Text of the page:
Online Feature: Access All Areas?

September 16, 2010

In his article from Issue 58, Dave Anderson wants to start the discussion of where were are and where we want to go with land access reform for bikers, looking back to Benny Rothman, a hero of access who has rightly been idolised by ramblers for the Kinder Trespass but was also a cyclist. This piece asks why Scottish style access has been denied to people in England and Wales, wonders why some people don’t seem to realise a bike is not a horse and wonders that if we ask for rights then maybe we should acknowledge our own responsibilities…

I’m writing this, thanks to the wonders of modern technology, looking out over moorland and hills that, not too long ago, were out of bounds to mere mortals like you and me. Outdated laws, created before the demand for access, stopped normal folk from heading out of towns and cities to appreciate the countryside that surrounded them. Vested interests held sway until a trespass altered everything. Trespass, hold that thought for later.

So first up let’s get cards out on the table. This is not a call to arms; a demand for action; and yes I am one of the folk responsible for

And I happily ride footpaths.

And I’m not ashamed of that fact, not one little bit.

OK, so what is this all about? It’s about the need for brain food, an article to get people thinking about where we are and what happens next. I don’t think I know the answers, in fact I’m fairly sure I don’t, but I’m equally sure that some questions need answering. So think of this as stimulus for you to assess the situation we’re currently in and where you stand in the debate.

Benny Rothman is a personal hero of mine; a political activist, an early conservationist, involved in the fight against British Fascists. What’s not to like? And of course he had a leading role in the Kinder Trespass which led to all the wonderful access rights and National Parks we enjoy today.

But Benny Rothman was also a cyclist. His love of the ‘wilderness of the Peak District and North Wales’ was gained on a bike he built from spare parts he had salvaged. He was a cyclist, and if there’s one thing we should feel a sadness for it is that he left his bike at the bottom of Kinder instead of heading up there on it.

Lesson One

So lesson one. A key moment in the history of British access to the countryside was a trespass and those trespassers became heroes for the Ramblers that came after them.

Without the Kinder Trespass, access would likely have continued with concessionary routes only and indeed many ramblers were happy with that likelihood, considering the action of trespass to be too radical to consider.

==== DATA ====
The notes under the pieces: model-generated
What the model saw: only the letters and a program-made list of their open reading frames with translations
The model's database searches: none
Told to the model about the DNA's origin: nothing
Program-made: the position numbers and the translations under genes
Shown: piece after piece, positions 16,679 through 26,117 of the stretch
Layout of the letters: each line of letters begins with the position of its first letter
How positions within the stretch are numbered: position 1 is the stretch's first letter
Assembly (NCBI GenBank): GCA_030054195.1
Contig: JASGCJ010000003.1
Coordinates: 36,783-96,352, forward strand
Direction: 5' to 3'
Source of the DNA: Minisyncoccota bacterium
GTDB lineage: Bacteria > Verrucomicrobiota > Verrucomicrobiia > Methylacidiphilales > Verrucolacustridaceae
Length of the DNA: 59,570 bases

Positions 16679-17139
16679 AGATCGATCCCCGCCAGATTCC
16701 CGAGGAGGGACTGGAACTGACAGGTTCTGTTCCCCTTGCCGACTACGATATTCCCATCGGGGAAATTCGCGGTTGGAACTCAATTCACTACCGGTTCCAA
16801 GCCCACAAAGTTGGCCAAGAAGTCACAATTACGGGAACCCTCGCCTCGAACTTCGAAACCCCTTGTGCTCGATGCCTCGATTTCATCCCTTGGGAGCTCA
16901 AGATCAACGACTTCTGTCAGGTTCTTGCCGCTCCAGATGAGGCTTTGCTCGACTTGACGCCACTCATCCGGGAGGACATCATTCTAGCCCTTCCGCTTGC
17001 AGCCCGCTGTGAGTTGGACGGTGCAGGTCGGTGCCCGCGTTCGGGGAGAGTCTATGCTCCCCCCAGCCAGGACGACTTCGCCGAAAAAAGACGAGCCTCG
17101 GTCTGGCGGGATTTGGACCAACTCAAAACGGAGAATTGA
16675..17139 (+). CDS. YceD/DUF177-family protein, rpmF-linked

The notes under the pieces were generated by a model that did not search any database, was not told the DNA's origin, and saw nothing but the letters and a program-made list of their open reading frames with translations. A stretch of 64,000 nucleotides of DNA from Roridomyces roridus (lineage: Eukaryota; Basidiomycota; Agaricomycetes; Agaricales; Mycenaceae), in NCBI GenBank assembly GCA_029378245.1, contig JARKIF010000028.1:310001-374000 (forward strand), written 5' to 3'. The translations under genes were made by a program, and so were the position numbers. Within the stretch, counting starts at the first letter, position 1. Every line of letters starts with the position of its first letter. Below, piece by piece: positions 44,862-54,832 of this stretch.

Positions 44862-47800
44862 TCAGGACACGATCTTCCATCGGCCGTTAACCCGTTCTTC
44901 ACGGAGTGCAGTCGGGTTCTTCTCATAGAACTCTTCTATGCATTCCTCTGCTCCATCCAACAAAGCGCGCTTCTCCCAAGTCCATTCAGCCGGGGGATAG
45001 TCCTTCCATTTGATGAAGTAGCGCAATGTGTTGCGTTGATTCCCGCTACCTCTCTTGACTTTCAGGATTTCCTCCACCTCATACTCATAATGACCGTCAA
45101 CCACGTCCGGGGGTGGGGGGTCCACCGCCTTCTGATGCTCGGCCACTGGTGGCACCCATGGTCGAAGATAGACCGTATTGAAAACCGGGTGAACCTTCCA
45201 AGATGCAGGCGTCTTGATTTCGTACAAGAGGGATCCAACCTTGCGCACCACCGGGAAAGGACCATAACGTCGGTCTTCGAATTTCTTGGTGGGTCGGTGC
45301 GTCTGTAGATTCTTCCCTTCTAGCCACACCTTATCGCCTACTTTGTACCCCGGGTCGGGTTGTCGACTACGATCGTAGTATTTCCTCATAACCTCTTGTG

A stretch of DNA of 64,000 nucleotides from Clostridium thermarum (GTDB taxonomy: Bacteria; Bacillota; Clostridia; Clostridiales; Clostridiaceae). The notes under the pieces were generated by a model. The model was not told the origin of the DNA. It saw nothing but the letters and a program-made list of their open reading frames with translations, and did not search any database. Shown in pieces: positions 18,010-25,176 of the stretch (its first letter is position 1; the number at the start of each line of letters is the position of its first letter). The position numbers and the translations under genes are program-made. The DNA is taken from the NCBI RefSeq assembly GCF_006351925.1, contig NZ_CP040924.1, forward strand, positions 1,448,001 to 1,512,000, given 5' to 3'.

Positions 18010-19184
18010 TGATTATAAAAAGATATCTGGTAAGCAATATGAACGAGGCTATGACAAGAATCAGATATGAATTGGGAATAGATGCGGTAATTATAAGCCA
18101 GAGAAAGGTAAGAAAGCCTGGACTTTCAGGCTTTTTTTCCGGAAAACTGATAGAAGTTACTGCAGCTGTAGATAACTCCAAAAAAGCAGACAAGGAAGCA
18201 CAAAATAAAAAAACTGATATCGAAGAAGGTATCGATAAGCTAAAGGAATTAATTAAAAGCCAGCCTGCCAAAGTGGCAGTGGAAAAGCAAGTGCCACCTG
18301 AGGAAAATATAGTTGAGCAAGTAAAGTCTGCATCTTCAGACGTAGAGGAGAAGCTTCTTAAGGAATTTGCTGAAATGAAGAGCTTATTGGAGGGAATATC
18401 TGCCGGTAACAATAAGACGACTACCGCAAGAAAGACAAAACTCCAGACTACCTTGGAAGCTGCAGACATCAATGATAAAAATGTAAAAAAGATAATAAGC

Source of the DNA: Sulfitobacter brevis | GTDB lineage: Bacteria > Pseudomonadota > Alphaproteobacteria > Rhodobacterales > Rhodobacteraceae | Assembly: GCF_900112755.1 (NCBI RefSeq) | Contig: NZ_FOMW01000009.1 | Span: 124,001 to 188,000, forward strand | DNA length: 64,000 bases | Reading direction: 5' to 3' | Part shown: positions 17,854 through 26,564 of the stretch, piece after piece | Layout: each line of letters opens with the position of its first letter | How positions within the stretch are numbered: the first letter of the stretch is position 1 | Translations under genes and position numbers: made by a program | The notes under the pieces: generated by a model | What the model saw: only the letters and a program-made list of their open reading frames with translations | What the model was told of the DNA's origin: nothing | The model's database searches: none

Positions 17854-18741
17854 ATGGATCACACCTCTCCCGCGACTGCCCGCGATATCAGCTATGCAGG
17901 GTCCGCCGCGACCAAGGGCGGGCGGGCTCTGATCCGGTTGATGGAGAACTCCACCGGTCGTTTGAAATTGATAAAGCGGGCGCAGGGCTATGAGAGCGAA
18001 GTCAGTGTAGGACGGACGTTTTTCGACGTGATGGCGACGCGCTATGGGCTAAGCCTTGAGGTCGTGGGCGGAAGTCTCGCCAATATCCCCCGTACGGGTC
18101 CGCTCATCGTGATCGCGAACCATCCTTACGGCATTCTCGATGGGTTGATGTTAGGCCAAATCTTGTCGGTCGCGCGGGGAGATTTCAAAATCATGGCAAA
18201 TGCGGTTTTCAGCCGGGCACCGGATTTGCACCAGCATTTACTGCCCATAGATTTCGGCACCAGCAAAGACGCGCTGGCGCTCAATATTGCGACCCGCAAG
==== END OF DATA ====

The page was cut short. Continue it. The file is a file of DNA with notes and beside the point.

“These people believe quite sincerely that we can achieve access by negotiation” Rothman is quoted as saying, adding “possibly in another 500 or 600 years”. So while accepting the differences in scale, would it be wrong to point out the similarities and parallels to access in Britain today?

Except of course that Britain today is a country of double standards, thanks to recent reforms north of the border, Scotland enjoys open access to most open spaces regardless of your method of enjoying it (as long as it’s not mechanically powered).

So in the hills of the Borders you can head up into the wild quite happily and legally ride footpaths until you reach the English side where suddenly you’re liable to civil proceedings for trespass.

Is it just me that finds this crazy? But crazy it definitely is, because there is no logic to the sudden change of legality.The laws that define our rights to access to the countryside pre-date the invention of our sport.

The reasoning behind where you can and can’t ride depend entirely on the decision of some random parish council’s reckoning, with ignorance, vested interest and, in all too few cases, historical usage all playing their part.

Lesson two.

Where we can legally ride has not been decided with any thought to mountain bike use, or indeed according to likely impact, suitability of the ground nor any other more logical means.

My bike is not a horse! An obvious statement unless approached from a current rights of way viewpoint. But bikes and horses are very different things. In terms of impact and erosion we mountain bikers are much more similar to walkers (if you’re genuinely interested check out IMBA’s collection of research papers on this). So once we accept that all outdoor activities have some impact on the environment, doesn’t it make more sense to group users by likely impacts and manage access that way?

Still with me? Good let’s press on.

So as I was saying, I ride footpaths, always have done and always will. I also consider myself a conservationist, my job revolves around it. Despite a common misconception that ‘many mountain bikers are not aware of the damage they are doing’ I counter that I’m painfully aware of it. I think very carefully about where I ride and the impact this is likely to cause; because I love to ride trails without destroying the very quality that makes me want to ride them, I time when I ride trails to ensure I conserve that quality, even if it means only riding something a couple of times a year. And the luxury of having that choice comes mainly through not limiting myself to where I have a ‘right’ to ride. I’d rather ride responsibly.